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President Donald Trump, accompanied by first lady Melania Trump waves to onlookers as he enters Episcopal Church of Bethesda-by-the-Sea in Palm Beach, Fla., for an Easter Service, Sunday, April 16, 2017. (Joe Cavaretta/South Florida Sun-Sentinel via AP)

The war for Trump's ear

There's an ominous rumble of war in Korea, there's always an ominous rumble of war in the Middle East, but in Washington we've already got the real thing. The combatants are taking no prisoners and the rules of the Geneva Convention do not apply.

Ohio State kicker Sean Nuernberger plays in their NCAA college spring football game Saturday, April 15, 2017, in Columbus, Ohio. (AP Photo/Jay LaPrete)

Guns are big, but football's bigger

Guns are big in Arkansas, but hogs and football can be bigger. The National Rifle Association took on the Razorbacks of the University of Arkansas over a law that would have enabled fans to take their guns to the game, and the Razorbacks won.

Hooded penitents from "Jesus con la Cruz a Cuestas" brotherhood hold lanterns with candles they take part in a traditional annual Holy Week procession in Segovia, Spain, Thursday, April 13, 2017. Hundreds of processions take place throughout Spain during the Easter Holy Week. (AP Photo/Francisco Seco)

The Passion of the Christ

Straightaway in the morning, the chief priests held a consultation with the elders and scribes and the whole council, and bound Jesus, and carried him away, and delivered Him to Pilate.

FILE - In this Jan. 17, 2017, file photo, Sen. Bernie Sanders, I-Vt., left, speaks during a hearing on Capitol Hill in Washington. Promising to "expose the Republican Party for what it is," Sanders predicted April 12, that President Donald Trump would be a one-term president as the liberal icon prepared to launch a nationwide tour to rally Democrats. (AP Photo/Carolyn Kaster, File)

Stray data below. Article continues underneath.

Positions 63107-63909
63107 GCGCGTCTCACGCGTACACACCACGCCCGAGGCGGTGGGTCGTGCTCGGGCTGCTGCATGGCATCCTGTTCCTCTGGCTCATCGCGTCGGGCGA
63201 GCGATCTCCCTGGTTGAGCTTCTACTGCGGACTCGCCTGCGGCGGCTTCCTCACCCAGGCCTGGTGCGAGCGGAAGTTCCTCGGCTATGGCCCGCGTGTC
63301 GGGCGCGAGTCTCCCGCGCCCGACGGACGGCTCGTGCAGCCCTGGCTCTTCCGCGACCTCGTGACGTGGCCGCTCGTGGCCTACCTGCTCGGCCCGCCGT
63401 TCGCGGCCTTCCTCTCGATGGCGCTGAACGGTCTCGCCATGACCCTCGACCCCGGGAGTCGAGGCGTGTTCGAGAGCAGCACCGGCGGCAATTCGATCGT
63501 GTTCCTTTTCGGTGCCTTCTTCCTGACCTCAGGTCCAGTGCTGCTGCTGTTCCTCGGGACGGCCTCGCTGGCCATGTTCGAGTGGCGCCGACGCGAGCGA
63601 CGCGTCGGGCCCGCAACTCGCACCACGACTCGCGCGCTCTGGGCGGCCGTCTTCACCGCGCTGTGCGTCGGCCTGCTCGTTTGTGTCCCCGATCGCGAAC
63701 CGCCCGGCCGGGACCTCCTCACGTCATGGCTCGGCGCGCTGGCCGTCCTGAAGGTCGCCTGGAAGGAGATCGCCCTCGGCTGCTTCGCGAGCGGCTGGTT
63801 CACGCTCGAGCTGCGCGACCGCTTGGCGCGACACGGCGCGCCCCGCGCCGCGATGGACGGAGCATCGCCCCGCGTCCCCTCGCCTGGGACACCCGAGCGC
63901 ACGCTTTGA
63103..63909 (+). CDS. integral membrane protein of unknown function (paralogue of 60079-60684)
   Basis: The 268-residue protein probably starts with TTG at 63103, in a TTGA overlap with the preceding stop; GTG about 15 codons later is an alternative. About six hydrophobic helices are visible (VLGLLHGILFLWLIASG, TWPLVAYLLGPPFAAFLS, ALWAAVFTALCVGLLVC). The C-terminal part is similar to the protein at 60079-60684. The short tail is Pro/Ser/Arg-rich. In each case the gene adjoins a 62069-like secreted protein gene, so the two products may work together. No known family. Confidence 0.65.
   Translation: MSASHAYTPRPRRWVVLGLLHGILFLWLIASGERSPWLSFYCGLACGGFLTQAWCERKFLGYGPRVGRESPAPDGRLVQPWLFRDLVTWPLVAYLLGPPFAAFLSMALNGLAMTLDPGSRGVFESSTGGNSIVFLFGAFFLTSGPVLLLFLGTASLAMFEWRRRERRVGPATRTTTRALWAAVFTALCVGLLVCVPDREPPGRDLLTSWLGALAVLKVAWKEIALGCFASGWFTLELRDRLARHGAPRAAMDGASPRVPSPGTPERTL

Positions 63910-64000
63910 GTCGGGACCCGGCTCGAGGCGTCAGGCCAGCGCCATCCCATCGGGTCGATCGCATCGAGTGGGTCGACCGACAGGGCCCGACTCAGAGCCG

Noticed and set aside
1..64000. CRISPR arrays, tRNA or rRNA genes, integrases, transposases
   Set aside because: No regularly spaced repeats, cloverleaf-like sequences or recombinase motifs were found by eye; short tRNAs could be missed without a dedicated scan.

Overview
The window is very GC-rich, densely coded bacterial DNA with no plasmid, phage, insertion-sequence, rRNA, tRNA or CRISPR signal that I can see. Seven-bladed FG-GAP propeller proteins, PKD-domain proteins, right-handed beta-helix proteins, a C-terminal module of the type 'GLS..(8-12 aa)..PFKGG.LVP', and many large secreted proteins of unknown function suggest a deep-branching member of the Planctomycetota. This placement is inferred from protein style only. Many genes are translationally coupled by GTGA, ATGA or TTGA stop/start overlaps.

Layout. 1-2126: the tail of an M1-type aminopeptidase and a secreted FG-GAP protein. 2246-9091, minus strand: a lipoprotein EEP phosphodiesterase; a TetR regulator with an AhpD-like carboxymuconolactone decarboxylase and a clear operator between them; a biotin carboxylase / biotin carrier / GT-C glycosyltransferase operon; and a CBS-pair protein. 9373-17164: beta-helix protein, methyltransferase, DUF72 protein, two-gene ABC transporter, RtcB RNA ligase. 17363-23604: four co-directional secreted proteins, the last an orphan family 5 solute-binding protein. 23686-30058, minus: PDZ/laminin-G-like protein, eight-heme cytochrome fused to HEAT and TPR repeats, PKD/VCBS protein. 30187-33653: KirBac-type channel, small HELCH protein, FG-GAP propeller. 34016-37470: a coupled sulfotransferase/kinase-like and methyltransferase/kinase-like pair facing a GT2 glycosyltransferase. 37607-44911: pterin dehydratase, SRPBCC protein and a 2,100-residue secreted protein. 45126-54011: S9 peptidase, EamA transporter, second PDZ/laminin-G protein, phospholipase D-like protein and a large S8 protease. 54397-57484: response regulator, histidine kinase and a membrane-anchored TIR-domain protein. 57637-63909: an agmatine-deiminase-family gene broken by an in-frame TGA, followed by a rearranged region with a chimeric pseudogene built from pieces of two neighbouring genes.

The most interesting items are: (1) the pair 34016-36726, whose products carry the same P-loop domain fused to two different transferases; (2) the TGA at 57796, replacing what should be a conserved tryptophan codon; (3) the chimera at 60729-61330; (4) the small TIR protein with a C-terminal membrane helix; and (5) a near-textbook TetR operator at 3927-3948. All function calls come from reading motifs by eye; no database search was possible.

Fizzler in Kansas, surviving hopes in Georgia

Congressional Democrats were counting on two special elections this month to provide the smelling salts to revive their dispirited ranks. The first, on Tuesday in Kansas, fizzled. Now all hope is focused on a reliably red district in the suburbs of Atlanta.

People watch a TV news program showing a file image of the USS Carl Vinson aircraft carrier at Seoul Railway Station in Seoul, South Korea, Wednesday, April 12, 2017. North Korea's parliament convened Tuesday amid heightened tensions on the divided peninsula, with the United States and South Korea conducting their biggest-ever military exercises and the USS Carl Vinson aircraft carrier heading to the area in a show of American strength. The signs read "The USS Carl Vinson aircraft carrier changes route". (AP Photo/Ahn Yooung-joon)

Calculating the threat from North Korea

"The land of the morning calm" is anything but that. The ancient Korean name for the divided peninsula is belied by the tension simmering for nearly 70 years, enlivened with frequent bursts of cross-border invective and sometimes violence.

FILE - In this July 8, 2015, file photo, United Airlines and United Express planes prepare to takeoff at George Bush Intercontinental Airport in Houston. After a man is dragged off a United Express flight on Sunday, April 9, 2017, United Airlines becomes the butt of jokes online and on late-night TV. Travel and public-relations experts say United has fumbled the situation from the start, but its impossible to know if the damage is temporary or lasting. Air travelers are drawn to the cheapest price no matter the name on the plane. (AP Photo/David J. Phillip, FIle)

The unfriendly skies

One man's misery can be another man's meat, and business-school students looking for a lesson in how not to turn a manageable crisis into an uncontrolled public-relations catastrophe will owe United Airlines a debt for years to come.